I've finished up the 4-patch posie quilt shown in this post, piecing a back and then sending it off to Trace Creek Quilting for them to stitch a simple overall pattern on the quilt. I usually quilt my own quilts, but sometimes turn over to a longarmer larger quilts that are going out as gifts (as opposed to art quilts, made for myself, all of which I quilt on my home machine). I was very happy with the process of working with Trace Creek, and with the results. I thought I'd miss the in-person interaction with the person doing the quilting, but it actually worked well to take my time deciding on a few possible quilting designs from their website, and then phoning to get advice from the owner. When I sent in my quilt, I enclosed a sample of the color thread I wanted used, and they came up with a very good match. The cost was reasonable, even taking into account the cost of shipping both ways.

I've recently made several lined tote bags, adapting this "Whitney Sews" pattern. I enlarged the dimensions a bit, and used quilting cotton with medium-weight fusible interfacing. (You can click on the photo below to enlarge.) Drop me a note if you'd like to know how I changed the pattern.

I started by making just one for a gift that's coming up, but I liked it so much that I made a few more to have on hand. I made the bag once before a while ago, with just a light-weight fusible, to use as a knitting bag, and I have enjoyed using it, but I think this version with a heavier fusible will be even more usable, as it is stiff enough to stand up on its on, while still flexible enough to be folded up and packed away, if desired.

I also plan to start working on a simple quilt, with straightforward, repetitive piecing, which is what I feel like right now. Here are some possibilities I've lined up. I know the quilt called "Lilla" doesn't quite fit the description, but it's still in the running. I'd be curious to know which of these you find the most appealing.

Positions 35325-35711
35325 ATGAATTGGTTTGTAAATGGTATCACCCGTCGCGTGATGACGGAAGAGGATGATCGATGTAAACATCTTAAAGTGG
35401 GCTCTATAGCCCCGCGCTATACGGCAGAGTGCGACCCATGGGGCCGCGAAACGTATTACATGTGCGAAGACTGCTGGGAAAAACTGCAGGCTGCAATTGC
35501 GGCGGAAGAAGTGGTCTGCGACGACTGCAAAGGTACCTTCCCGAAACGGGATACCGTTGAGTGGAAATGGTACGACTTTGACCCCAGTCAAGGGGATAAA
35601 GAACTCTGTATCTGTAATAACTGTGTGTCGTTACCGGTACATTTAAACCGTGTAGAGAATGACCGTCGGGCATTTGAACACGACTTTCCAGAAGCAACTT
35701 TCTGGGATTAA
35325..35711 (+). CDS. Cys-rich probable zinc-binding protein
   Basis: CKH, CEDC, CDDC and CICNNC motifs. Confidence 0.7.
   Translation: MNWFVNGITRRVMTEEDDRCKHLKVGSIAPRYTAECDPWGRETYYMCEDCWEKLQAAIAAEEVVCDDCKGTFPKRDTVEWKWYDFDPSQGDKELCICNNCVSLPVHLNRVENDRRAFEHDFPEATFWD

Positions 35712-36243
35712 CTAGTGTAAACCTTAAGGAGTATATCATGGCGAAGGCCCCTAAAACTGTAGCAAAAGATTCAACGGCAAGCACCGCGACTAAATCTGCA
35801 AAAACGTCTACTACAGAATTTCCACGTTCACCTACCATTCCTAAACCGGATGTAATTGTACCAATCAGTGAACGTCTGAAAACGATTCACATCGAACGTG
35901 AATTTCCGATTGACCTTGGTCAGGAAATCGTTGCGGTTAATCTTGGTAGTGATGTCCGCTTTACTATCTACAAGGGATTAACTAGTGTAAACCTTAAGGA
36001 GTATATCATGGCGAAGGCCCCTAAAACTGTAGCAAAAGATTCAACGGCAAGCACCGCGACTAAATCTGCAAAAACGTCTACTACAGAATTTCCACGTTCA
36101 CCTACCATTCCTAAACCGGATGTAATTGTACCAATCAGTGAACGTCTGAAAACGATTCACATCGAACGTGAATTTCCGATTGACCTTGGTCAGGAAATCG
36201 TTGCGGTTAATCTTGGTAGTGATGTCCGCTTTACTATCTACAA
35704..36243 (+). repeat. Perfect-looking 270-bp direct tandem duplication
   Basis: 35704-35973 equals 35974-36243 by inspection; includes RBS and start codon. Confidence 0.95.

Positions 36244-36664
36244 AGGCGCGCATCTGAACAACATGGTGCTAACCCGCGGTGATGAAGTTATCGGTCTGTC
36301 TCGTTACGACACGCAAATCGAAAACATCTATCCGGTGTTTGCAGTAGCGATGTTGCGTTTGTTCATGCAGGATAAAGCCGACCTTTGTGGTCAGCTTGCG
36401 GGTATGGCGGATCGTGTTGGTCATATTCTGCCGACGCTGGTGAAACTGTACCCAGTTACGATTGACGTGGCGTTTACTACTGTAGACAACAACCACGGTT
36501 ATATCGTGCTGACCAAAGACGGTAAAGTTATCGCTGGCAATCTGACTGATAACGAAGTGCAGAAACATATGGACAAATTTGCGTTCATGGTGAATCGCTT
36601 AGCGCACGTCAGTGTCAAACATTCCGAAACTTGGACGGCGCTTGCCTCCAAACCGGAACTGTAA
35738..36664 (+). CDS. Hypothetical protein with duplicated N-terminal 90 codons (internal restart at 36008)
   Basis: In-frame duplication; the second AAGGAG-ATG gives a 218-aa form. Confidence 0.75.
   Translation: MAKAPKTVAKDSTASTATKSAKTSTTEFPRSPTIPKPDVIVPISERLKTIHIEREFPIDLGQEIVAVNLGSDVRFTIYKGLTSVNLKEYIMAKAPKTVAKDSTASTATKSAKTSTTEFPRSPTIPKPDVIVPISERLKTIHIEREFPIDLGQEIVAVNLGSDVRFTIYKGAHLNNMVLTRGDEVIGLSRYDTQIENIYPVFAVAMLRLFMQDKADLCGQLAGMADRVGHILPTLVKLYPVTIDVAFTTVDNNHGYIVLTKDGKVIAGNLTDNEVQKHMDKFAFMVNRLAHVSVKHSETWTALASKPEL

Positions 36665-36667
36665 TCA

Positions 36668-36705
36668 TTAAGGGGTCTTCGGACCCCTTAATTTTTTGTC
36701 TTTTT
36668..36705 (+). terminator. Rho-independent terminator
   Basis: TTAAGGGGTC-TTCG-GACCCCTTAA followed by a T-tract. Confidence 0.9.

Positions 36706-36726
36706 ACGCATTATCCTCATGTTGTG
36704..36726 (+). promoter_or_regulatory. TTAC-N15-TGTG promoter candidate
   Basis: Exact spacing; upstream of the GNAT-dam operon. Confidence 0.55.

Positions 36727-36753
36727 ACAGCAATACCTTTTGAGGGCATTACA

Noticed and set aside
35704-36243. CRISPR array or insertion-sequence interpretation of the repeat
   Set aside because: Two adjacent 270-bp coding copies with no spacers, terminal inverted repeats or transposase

November 13, 2023

Workshop with Jane Davies, Part 2 (work on menhirs)

I last wrote about my second planned piece neolithic menhirs back in August, here.The first thing I did when I turned to this project again during my second week at the Jane Davies workshop was to draw a full scale sketch of a composition, using a roll of newsprint I'd brought with me for this purpose. I knew the facility would have ample wall space available for this, and it's more difficult to do on my design wall at home which is large enough, but is composed of foam core covered with flannel, not too good for drawing. 

This drawing is not in any way final, but I was glad to see an image in something like the size I am want to end up with (about 90" high). This is enough to serve as a placeholder, while I go on to work through the details of the composition. I am still at the very beginning of this process.

From there, I wanted to experiment with color. When I last worked on the project in my home studio several months ago (when I was thinking of four shapes rather than three), I'd cut out the menhir shapes from hand-dyed fabric I had on hand: